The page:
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What is OxyContin?
OxyContin is an opioid pain medicine that is also available with the generic name Oxycodone. It belongs to the opioid analgesics category of drugs and helps relieve severe ongoing pain.
OxyContin functions in the brain to change the feel and response of the body towards pain. You can take the higher strengths of OxyContin only when you are taking moderate to large amounts of opioid pain medication.
OxyContin may make you drowsy or dizzy, and alcohol or marijuana can add to it. Avoid taking alcohol or any alcoholic beverages. Do not use heavy machinery, avoid driving, or do anything that requires alertness until you know the effect of this medicine on you.
Older adults, malnourished or debilitated people with chronic breathing disorders or wasting syndrome are more likely to face serious breathing problems.
Long-term use of opioid medications like OxyContin may affect fertility in men or women, and they may lose the ability to have children. It is still unknown whether opioid effects on fertility are permanent or temporary.
What to know before taking OxyContin?
Before taking OxyContin, tell your medical healthcare provider if you are allergic to it or other opioid pain relievers such as oxymorphone or if you are going through other allergies. It may contain inactive ingredients, which can later cause allergic reactions or other health issues.
Before taking this medication, tell each of your medical healthcare providers about your medical history, especially of:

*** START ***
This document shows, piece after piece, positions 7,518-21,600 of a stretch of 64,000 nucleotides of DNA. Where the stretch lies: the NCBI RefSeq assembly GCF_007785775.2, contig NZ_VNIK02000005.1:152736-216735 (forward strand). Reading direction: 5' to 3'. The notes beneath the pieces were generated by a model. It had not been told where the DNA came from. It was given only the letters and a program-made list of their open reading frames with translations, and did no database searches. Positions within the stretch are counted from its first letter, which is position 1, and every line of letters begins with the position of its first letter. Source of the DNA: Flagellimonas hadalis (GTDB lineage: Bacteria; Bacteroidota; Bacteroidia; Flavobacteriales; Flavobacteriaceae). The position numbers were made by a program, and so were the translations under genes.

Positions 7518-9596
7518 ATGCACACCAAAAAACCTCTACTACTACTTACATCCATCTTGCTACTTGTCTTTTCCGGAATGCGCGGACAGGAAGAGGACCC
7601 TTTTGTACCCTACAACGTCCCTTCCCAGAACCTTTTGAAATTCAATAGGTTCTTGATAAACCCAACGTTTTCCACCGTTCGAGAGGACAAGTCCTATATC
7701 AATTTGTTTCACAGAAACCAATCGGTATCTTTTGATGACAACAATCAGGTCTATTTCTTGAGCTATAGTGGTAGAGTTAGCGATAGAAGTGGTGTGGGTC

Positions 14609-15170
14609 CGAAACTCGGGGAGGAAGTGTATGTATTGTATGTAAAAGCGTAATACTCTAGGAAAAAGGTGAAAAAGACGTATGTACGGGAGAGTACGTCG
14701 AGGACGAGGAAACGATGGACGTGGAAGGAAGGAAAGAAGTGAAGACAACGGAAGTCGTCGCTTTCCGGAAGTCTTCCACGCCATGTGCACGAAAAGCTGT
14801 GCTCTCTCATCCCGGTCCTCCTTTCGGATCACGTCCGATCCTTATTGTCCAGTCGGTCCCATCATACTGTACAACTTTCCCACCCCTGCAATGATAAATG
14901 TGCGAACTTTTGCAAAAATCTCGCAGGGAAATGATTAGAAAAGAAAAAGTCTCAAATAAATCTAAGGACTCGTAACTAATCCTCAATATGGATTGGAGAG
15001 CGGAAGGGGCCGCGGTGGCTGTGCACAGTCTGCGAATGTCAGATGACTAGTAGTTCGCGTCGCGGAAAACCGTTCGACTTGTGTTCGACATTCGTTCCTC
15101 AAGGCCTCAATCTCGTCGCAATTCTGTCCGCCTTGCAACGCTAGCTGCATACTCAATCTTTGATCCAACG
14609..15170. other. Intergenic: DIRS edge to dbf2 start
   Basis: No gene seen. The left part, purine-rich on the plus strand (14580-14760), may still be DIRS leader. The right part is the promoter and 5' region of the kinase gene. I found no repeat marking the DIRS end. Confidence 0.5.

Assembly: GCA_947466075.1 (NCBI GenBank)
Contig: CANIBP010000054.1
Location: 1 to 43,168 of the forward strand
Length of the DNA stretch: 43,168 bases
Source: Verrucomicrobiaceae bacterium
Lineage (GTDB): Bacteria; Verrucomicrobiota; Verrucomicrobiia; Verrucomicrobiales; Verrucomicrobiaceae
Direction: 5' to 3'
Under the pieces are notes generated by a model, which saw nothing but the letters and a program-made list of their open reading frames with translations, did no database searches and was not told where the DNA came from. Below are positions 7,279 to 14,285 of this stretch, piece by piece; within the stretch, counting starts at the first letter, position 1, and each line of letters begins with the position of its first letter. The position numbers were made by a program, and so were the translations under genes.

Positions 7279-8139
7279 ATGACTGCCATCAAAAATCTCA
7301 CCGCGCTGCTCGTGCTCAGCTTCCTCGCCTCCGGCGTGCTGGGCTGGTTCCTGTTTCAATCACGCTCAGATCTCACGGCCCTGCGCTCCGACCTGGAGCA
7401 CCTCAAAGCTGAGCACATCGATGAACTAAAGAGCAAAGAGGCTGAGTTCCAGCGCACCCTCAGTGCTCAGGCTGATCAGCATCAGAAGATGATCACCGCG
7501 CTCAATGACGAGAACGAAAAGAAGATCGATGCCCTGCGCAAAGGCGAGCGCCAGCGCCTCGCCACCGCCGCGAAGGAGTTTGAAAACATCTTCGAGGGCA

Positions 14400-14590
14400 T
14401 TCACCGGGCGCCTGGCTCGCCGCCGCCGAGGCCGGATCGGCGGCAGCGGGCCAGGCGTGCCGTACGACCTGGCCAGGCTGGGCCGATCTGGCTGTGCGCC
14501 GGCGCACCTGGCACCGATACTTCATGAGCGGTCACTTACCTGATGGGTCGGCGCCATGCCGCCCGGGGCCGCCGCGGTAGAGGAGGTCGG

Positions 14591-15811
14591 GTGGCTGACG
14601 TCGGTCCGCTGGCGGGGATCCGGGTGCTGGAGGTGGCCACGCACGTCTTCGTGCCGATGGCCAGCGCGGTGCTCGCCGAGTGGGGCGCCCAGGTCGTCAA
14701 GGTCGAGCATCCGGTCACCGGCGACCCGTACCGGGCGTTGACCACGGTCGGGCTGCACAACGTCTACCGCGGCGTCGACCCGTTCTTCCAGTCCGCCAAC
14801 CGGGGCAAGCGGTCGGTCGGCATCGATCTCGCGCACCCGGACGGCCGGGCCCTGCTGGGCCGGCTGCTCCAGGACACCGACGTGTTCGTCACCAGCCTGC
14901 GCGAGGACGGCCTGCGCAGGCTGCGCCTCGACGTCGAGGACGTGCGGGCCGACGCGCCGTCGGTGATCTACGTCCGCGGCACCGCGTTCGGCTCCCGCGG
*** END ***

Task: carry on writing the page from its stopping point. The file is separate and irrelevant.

- Brain disorders such as a tumor, seizure (or convulsions), or head injury;
- Liver disease;
- Kidney disease;
- Breathing problems such as sleep apnea, asthma, COPD- chronic obstructive pulmonary disease;
- Mood swings or mental disorders such as depression, confusion;
- Stomach or intestinal blockage, constipation, paralytic ileus, diarrhea due to infection;
- Difficulty urinating;
- Difficulty swallowing;
- Gallbladder disease; or
You should avoid taking OxyContin during pregnancy. If you use OxyContin during pregnancy, you could give birth to a drug-dependent baby. It can result in life-threatening withdrawal symptoms in the newborn baby. Opioid-dependent babies may need medical treatment for several weeks.
This drug passes into breast milk. If you are breastfeeding, ask the doctor before taking Oxycodone. Inform the doctor if you notice slow breathing or severe drowsiness in the nursing baby.
How to take OxyContin?
Read the available medication guide before you start taking OxyContin, and each time you get a refill. If you have any queries regarding how to take OxyContin, you can consult your medical healthcare provider.
Take OxyContin regularly as per your doctor’s directions, not as needed for breakthrough pain. Doctors recommend taking this drug with or without food, usually within every 12 hours. If you have nausea, your medical healthcare provider may consult you to take it with food. You may use other ways to decrease nausea, such as lying down for an hour or two with minimum possible head movements.
Swallow the whole tablet without crushing, chewing, breaking, or dissolving it because doing so can release all the drug in the body at a time leading to an increase in the risk of OxyContin overdose.
To reduce the chance of choking or trouble swallowing tablets:
- Take only one pill at a time if your dose is more than one pill.
- Do not wet, lick, or pre-soak the tablet before placing it in your mouth.
- Ensure to drink sufficient water to swallow it entirely.
Before you start taking this medication, ask your medical healthcare provider if you should start or stop taking other opioids. Other pain relievers like acetaminophen and ibuprofen can also be under prescription.
If you suddenly stop taking this medicine, you may face withdrawal symptoms such as:
- Trouble sleeping
- Suicidal thoughts